Civil society and union leaders took their celebrations of Human Rights Day indoors yesterday, citing fears of being branded as colour revolutionaries.
The muted events marked a stark contrast from previous years, when the holiday was met by marches and rallies in Phnom Penh’s Freedom Park and around the country.
At a panel discussion at the American Intercon Institute in Tuol Kork yesterday, Licadho’s monitoring head Am Sam Ath said the human rights situation had “dramatically declined” this year to the point that human rights defenders were afraid to celebrate the holiday in public.
“Freedom of gathering has been restricted, and that makes civil society organisations think that if we resist or gather in large scale, [the government] will attach that to politics,” Sam Ath said.
Licadho, the Cambodian Center for Human Rights and Adhoc were among more than 100 NGOs who signed a statement calling for the government to end its clampdown on freedom of expression, assembly and association on Saturday.
“They accuse us of being partial to the opposition party or say we are the opposition, but in fact, we just stand on those principles,” Sam Ath said.
The opposition Cambodia National Rescue Party – the only viable challenger to the long-ruling Cambodian People’s Party – was summarily dissolved last month over widely decried accusations it was fomenting a foreign-backed “colour revolution”. In the lead-up to the dissolution, the government also arrested the CNRP’s leader, Kem Sokha, ratcheted up scrutiny of NGOs and abruptly shuttered numerous independent radio stations.
Human Rights Day, celebrated internationally on December 10, commemorates the adoption of the UN’s Universal Declaration of Human Rights.
“Obviously, we used to celebrate this event publicly annually, but this year, we need to celebrate this in a small and quiet room instead,” Coalition of Cambodian Apparel Workers’ Democratic Union President Ath Thorn said at a union event at a restaurant yesterday.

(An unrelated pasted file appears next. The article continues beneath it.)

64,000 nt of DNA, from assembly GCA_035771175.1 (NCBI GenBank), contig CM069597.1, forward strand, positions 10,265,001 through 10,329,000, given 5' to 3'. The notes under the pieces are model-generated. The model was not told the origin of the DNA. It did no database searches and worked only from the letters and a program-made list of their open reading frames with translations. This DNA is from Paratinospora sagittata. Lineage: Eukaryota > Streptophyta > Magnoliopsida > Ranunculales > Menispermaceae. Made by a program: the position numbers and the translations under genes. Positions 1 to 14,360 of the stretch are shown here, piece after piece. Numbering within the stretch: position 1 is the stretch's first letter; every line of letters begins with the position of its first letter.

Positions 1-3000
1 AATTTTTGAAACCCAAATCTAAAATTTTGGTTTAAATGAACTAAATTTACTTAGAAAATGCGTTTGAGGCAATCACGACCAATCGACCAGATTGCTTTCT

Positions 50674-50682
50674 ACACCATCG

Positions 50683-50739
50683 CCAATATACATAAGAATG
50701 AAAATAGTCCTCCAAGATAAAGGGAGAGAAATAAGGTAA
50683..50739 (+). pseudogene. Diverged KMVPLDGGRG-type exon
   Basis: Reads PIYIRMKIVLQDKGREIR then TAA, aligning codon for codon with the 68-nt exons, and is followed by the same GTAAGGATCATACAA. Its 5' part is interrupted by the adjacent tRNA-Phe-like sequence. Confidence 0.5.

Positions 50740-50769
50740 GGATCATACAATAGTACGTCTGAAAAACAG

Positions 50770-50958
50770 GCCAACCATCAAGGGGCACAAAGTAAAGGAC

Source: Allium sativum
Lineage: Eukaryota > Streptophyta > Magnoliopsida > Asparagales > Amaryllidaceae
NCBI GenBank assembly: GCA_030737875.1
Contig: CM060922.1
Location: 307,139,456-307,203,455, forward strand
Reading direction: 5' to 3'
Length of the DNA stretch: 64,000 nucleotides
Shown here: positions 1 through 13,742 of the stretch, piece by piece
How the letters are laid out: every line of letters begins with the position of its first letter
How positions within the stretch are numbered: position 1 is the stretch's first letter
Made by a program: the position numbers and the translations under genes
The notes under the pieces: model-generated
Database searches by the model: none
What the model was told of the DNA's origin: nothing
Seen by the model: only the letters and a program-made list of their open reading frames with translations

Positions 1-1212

Thorn, who called on the government to end its crackdown to avoid economic sanctions, said union leaders also decided against hosting a public gathering for fear of being accused of political incitement. “I think that if this year we arranged it at the place that we use to do it annually, it will not be possible,” Thun said. “We are afraid of the word ‘colour revolution’.”
Protesters do not need permission from the government to gather but are required to inform authorities about their plans in advance, according to the Law on Peaceful Demonstrations. However, authorities routinely ban demonstrations – and even small private gatherings – on the grounds that organisers did not obtain prior permission.
Phnom Penh Municipal Hall spokesman Meas Metpheakdey said City Hall did not receive any letters informing authorities of planned protests to celebrate Human Rights Day.
“If they have not filed the letter, how can they know that City Hall would not permit it?” Metpheakdey said.
Government officials gave no indication that they were concerned about the fears raised by human rights groups yesterday.
Chin Malin, a spokesman at the Ministry of Justice and member of the government’s Cambodian Human Rights Committee, said he took the day as a reminder that peace is the “foundation of development”.
“It means that if there is no peace, then human rights, democracy and rule of law also cannot exist,” Malin said. “We have to maintain the peace that we have gotten through many difficulties, and democracy and rule of law and human rights will continue to develop.”
Malin was echoed by government spokesman Phay Siphan, who brushed off the qualms of NGOs and union leaders and said recent crackdowns were a matter of following “rule of law”.
“It’s not a matter of fear or not fear, it’s a matter of peace and stability in Cambodia,” Siphan said. “That’s the job of the government.”
Siphan added that NGOs had nothing to fear unless they had “hidden agendas”.
“But the majority are still going on operating in Cambodia, except for a few that received funds from foreigners.”
Additional reporting by Daphne Chen